In the constitution of that rational animal I see no virtue which is opposed to justice, but I see a virtue which is opposed to love of pleasure, and that is temperance. Marcus Aurelius Antoninus, Meditations, VIII, 39.
The only method of learning to bear with dignity the vicissitudes of fortune is to recall the catastrophes of others. Polybius, The Histories, trans. Evelyn S. Shuckburgh (London, New York: Macmillan and Co., 1889), Book I, Chapter 1.
Once killing starts, it is difficult to draw the line. Tacitus, Histories (100-110 AD), Book I, 39.
Remember that neither the future nor the past pains thee, but only the present. But this is reduced to a very little, if thou only circumscribest it, and chidest thy mind, if it is unable to hold out against even this. Marcus Aurelius Antoninus, Meditations, VIII, 36.
Auferre, trucidare, rapere, falsis nominibus imperium; atque, ubi solitudinem faciunt, pacem appellant. To ravage, to slaughter, to usurp under false titles, they call empire; and where they make a desert, they call it peace. Tacitus, De vita et moribus Iulii Agricolae (89 AD), Close of chapter 30, Oxford Revised Translation.
Sed quis custodiet ipsos custodes? But who will guard the guardians themselves? Juvenal, Sixth Satire.
If So-and-so challenges me, I shall lay before you a careful account of what I have said and done; if he should continue, I shall reciprocate his dislike of me. Tiberius, as quoted by Suetonius in De vita Caesarum, Chapter 28, in this form:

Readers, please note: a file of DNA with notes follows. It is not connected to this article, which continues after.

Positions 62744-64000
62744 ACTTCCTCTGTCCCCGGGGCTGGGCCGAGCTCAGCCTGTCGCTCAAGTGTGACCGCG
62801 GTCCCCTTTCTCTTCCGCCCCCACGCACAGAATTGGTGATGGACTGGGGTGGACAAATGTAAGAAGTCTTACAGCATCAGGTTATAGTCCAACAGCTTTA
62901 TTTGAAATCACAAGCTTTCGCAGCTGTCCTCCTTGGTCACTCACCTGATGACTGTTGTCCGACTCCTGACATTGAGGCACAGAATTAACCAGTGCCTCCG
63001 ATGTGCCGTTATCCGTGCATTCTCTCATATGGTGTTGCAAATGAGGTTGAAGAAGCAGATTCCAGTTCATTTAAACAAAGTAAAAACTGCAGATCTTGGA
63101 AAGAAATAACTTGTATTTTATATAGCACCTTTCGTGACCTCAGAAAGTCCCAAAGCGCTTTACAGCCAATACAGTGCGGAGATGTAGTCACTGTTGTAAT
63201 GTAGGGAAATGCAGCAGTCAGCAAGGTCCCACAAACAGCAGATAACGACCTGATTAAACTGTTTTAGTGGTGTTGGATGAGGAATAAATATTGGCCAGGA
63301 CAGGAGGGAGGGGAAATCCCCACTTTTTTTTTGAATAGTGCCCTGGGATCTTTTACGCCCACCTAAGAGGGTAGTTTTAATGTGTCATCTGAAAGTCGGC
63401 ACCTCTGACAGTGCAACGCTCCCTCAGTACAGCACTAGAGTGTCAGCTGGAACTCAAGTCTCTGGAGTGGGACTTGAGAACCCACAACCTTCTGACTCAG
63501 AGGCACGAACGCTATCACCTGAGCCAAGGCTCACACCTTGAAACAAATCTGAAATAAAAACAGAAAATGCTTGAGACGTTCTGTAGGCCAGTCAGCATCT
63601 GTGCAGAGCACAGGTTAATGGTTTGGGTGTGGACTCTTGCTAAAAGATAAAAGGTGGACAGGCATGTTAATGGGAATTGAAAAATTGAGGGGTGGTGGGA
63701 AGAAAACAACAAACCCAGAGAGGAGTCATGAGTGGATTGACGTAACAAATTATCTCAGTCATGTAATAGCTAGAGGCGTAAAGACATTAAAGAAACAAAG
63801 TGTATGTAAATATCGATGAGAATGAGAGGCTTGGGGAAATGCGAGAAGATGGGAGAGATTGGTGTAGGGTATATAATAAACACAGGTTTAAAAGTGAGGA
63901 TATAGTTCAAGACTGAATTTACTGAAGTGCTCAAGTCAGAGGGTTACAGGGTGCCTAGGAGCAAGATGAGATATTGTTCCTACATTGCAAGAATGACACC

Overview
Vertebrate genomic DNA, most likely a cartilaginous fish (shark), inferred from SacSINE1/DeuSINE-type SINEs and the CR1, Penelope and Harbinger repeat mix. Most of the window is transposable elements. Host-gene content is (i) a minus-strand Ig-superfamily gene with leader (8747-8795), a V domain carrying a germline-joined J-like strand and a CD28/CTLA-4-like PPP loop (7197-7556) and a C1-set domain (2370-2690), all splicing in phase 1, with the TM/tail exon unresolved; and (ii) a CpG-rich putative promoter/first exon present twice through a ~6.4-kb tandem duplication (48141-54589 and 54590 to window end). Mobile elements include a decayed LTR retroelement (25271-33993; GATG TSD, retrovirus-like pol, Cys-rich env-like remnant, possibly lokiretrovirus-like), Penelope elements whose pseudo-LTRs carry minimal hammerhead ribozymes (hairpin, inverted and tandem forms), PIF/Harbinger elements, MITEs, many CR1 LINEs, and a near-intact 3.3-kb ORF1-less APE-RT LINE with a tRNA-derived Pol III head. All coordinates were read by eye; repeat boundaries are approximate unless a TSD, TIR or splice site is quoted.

He indeed who believes that by studying isolated histories he can acquire a fairly just view of history as a whole, is, as it seems to me, much in the case of one, who, after having looked at the dissevered limbs of an animal once alive and beautiful, fancies he
Idque apud imperitos humanitas vocabatur, cum pars servitutis esset. Step by step they were led to things which dispose to vice, the lounge, the bath, the elegant banquet. All this in their ignorance they called civilisation, when it was but a part of their servitude. Tacitus, De vita et moribus
Felix qui potuit rerum cognoscere causas. Blessed is he who has been able to win knowledge of the causes of things. Virgil, Georgics (29 BC), Book II, line 490 (tr. H. Rushton Fairclough); homage to Lucretius. John Dryden’s translation: Happy the man, who, studying nature’s laws, Thro’ known effects can
Stilicidi casus lapidem cavat. The steady drip of water causes stone to hollow and yield. Lucretius, De Rerum Natura (On the Nature of Things) (First Century BC), Book I, line 313 (tr. Stallings).
No man will get my help in robbery, and therefore no governor will take me on his staff. Juvenal, Third Satire, line 46.